Another View: University of Phoenix deserves credit for reforms

08/09/2014 12:00 AM

08/09/2014 12:14 AM

Years ago, The Sacramento Bee editorial board urged persistence in stemming the tide of cuts to higher education. That same editorial decried side agendas, distractions and acts of symbolism. The board’s Thursday editorial (“For-profit colleges should embrace more oversight”) – an act of symbolism of its own – called out only University of Phoenix, while ignoring our work to bring about accountability and improved oversight for all colleges and universities in California and the nation.

We welcomed amendments to Assembly Bill 2099, and we are confounded by the editorial board’s failure to see how this, along with efforts by public and private institutions, helped improve the bill. On Senate Bill 1247, we are perhaps the only private postsecondary institution that expressed willingness to raise fees on institutions to ensure proper enforcement of existing law. The editorial laid bare the board’s myopic view of higher education today in California.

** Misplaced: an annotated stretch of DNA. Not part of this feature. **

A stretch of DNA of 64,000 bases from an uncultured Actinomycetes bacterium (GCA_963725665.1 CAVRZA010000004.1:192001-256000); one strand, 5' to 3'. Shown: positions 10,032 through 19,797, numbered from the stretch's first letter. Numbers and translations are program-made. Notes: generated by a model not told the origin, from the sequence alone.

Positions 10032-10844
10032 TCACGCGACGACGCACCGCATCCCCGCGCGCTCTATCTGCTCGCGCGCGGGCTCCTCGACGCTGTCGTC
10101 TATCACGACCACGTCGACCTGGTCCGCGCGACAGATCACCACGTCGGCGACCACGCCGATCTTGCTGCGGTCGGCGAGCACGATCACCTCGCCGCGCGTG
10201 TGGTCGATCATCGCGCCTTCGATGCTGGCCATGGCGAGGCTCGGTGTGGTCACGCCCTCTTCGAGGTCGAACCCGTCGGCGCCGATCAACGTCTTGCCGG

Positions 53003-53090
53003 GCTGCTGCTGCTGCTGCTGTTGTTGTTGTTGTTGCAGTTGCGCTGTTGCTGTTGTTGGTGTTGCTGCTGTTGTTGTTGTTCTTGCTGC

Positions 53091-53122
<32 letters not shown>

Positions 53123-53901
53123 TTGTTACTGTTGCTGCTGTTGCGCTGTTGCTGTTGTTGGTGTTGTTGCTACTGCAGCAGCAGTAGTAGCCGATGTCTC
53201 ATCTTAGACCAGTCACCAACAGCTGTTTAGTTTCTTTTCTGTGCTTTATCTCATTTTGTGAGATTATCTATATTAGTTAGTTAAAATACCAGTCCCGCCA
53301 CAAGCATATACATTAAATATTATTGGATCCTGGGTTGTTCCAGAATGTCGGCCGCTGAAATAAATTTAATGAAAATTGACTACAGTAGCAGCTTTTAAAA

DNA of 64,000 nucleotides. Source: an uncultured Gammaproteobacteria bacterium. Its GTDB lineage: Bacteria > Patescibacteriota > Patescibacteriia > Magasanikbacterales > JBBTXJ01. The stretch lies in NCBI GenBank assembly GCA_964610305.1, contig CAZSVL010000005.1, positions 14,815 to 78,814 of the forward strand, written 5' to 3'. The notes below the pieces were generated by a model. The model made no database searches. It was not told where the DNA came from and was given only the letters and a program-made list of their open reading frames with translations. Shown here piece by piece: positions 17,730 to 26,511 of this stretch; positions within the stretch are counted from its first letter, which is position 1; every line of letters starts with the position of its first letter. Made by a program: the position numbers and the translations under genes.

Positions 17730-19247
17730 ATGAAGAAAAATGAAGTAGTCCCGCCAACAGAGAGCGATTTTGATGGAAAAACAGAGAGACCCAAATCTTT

We will support new laws and rules that root out institutions that fail to meet the highest ethical and academic standards. University of Phoenix joined consumer groups in 2012 to support legislation that enabled schools like ours to permanently remove its exemption from state oversight. We were praised by consumer groups for this effort. The editorial board has never called out a single school that refuses to subject itself to regulatory oversight by the Bureau for Private Postsecondary Education.

The editorial board and state legislators should look to Washington, D.C., as a model of consensus on these important issues. President Barack Obama’s comprehensive Executive Order 13607 establishes principles of excellence for institutions serving military service members, veterans and their families. University of Phoenix was one of the first schools to adopt these principles. A recent California state audit recognized our strict adherence to the president’s order, which the editorial conveniently overlooked. A legislative committee analysis pointed out that many of California’s public universities do not comply with all of the principles – also conspicuously missing from the editorial.

University of Phoenix embraces common-sense protections for all students across all institutions – not biased, incomplete and ill-conceived efforts that use flawed definitions and metrics to measure the performance of students at a limited number of schools. We agree that the state bureau needs improvement and must be fully funded and staffed to do its important work.

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